Timeline of Roman Travel Guides

306 CE – Constantine becomes Emperor of the Roman Empire, Christians allowed to practice their faith.

324 CE – Capitol moved to Constantinople (modern day Istanbul, Turkey).

359 CE – Roman Empire separates into the Western Roman Empire and Eastern Roman Empire. Rome is the seat of the Western Roman Empire.

380 CE – Theodosius I declares Christianity as the official religion of the Roman Empire.

4th – 8th centuries – Early itineraries for pilgrims are written, these consist of lists of shrines and the cemeteries where they are found. The sites are usually listed topographically and have the pilgrim move around the city either clockwise (Via Flaminia to Vatican) or counterclockwise (Via Aurelia to Via Appia). These guides exist only as parts of larger manuscripts and may have been copied by the pilgrims themselves upon their arrival to Rome.

8th/9th century – Pilgrimage guides that included Christian monuments and buildings began to be produced in manuscripts. The first guides were titled Libri indulgentarium and contained information on Roman churches and the indulgences that could be received by visiting them, these documents are the precursor to early travel guides to Rome and set the standard format for those guides.

12th centuryMirabilia urbis Romae was written, this topographical description of Rome included both historical and legendary accounts. Although not originally intended as a guidebook, it became extremely popular and existed under varying titles until well into the 16th century. Mirabilia can be understood as a product of the “Twelfth Century Renaissance,” where church reforms and centralization in the 11th and 12th centuries led to an increased interest in classical history and culture.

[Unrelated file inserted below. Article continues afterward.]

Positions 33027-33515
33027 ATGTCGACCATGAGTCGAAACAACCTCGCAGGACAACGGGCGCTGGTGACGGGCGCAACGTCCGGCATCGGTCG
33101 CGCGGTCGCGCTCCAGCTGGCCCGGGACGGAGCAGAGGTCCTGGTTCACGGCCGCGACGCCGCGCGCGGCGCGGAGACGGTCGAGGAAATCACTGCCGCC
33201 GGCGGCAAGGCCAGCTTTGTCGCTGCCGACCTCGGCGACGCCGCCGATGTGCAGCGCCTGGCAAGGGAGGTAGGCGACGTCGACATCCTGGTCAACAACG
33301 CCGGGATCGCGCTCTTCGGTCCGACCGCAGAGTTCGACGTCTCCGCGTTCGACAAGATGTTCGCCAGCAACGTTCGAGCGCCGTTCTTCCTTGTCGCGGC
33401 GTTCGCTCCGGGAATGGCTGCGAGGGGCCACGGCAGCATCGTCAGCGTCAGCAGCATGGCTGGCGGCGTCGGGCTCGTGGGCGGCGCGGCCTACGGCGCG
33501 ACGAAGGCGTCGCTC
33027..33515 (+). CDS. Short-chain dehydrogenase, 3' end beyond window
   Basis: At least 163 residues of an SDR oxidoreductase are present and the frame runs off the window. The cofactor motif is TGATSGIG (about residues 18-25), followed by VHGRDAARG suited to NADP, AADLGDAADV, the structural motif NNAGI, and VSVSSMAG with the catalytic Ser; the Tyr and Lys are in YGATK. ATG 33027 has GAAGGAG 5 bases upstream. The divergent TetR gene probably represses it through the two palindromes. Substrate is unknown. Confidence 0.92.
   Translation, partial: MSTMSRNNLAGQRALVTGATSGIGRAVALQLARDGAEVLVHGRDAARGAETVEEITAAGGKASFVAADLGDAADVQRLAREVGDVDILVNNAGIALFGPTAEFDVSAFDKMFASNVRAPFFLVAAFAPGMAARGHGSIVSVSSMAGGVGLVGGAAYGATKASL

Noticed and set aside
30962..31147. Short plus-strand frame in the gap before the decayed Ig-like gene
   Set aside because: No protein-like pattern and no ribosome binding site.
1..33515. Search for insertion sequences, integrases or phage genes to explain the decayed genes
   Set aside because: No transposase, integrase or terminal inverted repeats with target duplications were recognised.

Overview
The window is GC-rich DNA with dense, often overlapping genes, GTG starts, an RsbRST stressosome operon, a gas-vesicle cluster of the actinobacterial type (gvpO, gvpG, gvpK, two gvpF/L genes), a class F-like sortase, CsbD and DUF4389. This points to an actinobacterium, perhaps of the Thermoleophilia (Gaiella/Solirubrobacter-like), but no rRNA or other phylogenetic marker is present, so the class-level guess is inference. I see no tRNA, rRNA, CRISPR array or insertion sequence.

12th century – 16th centuryLibri indulgentarium continue to be published

1517 CE – Protestant Reformation begins

16th century – The range and ambition of guides to Rome change due to the development and spread of humanist ideas, sophistication of printing technologies, expansion of the book market, changing profiles and expectations of Roman tourists, and the changing political and religious ambitions of the Papacy (counter-reformation). Antique Rome is presented as an independent and less important aspect of the city, information on antique Rome is consistently published as an appendix to a larger guide to Christian Rome.

1565Dell’Antichita della Citta di Roma, Bernardo Gamucci

17th century – During the 17th century guidebooks are carefully curated to present a vision of Rome that is sympathetic to the views of the patron and author. While guides are careful to portray Rome as the seat of the Christian empire they also want to appeal to ever expanding tourist market. Ancient Rome is described as the predecessor to Christian Rome. Illustrations show contemporary views of the city depicting the layering of ancient and sacred Rome. Guidebooks adopt the name Roma Antica e Moderna, eroding the previous distinction between the ancient and sacred city. With the proliferation of Grand Tour tourists Rome becomes the subject of study in her own right, modern Rome is seen as an object that contains the Christian and antique cities but that has a significance that is deeper than the sum of those parts. This change can be understood as part of the development of Rome as a travel destination related to the development of the grand tour and its guidebooks.

1643Descrittione di Roma Antica e Moderna, Federico Franzini

18th century – This century is the height of the Grand Tour in Rome. The tourists, while large in number, still belong to an elite class of travelers. Tour guides, like Vasi’s offer a view of contemporary Rome which appeals both to the religious pilgrim and tourist. Guides tended to be more broad and were increasingly illustrated. While guides listed the important religious monuments, they continued to portray Rome as an entity containing historical periods with religious and secular components.

1777Itinerario Istrutivo Diviso in Otto Giornate, Giuseppe Vasi

19th century – Increased tourism from the rise of the railway system allowed Italy and Rome to be accessed by a larger group of tourists. Tour guides were aimed at a much broader group of individuals as travel became safer, more easily accessible, and more affordable.